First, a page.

Is There a Pure Intuition?
When they assert that there are synthetic judgments a priori, Kant and his followers point in the first instance to mathematics. Our inquiries in the earlier sections, however, have already yielded considerable clarity about mathematical judgments. There is no doubt that mathematics contains strictly valid truth and that mathematical judgments are to that extent a priori. But the absolute exactness of mathematics, as we showed in § 7, may be regarded as guaranteed only in so far as it is a science of mere concepts. We saw in the case of geometry, for example, that it is possible to abstract from all intuitive content of mathematical concepts by defining them through implicit definitions. And modern mathematics not only has acknowledged that it is possible to introduce and determine concepts in this fashion; it has found itself compelled to follow this path because in no other way could it ensure the rigor of its propositions. Geometrical concepts must thus be considered without regard to the intuitive content with which they may be filled and are usually thought of as being filled.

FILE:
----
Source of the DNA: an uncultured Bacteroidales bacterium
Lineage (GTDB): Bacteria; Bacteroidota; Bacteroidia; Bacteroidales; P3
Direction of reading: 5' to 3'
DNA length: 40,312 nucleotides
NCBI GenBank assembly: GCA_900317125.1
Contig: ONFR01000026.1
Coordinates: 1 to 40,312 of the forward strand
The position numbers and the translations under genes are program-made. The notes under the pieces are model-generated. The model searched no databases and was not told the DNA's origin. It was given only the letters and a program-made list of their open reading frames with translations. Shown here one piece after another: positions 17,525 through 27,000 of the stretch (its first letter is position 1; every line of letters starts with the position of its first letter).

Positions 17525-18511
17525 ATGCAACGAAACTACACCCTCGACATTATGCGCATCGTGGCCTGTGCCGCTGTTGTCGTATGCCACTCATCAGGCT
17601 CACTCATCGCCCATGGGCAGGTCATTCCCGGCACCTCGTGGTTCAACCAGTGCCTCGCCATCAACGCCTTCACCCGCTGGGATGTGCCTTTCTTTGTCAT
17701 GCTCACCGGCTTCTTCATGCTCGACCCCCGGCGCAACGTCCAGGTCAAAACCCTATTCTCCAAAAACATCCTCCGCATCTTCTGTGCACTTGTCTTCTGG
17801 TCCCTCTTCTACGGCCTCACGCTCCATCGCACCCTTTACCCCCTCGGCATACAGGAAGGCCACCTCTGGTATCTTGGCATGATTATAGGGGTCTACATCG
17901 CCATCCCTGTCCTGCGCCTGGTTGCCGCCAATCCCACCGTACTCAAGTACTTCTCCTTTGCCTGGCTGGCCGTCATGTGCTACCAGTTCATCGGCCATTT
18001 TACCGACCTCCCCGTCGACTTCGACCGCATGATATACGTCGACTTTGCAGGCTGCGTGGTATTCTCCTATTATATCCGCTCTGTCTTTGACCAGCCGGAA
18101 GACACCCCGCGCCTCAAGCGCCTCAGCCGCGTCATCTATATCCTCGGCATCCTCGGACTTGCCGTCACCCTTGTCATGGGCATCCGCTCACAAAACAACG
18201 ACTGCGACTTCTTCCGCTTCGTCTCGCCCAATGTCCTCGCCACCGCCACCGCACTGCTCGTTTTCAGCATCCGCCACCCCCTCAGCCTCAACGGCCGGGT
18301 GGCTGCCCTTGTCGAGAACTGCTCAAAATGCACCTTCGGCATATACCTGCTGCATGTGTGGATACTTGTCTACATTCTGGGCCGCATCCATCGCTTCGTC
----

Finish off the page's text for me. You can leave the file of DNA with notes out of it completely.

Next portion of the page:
KeywordsEuclidean Geometry Axiom System Implicit Definition Empirical Object Pure Intuition
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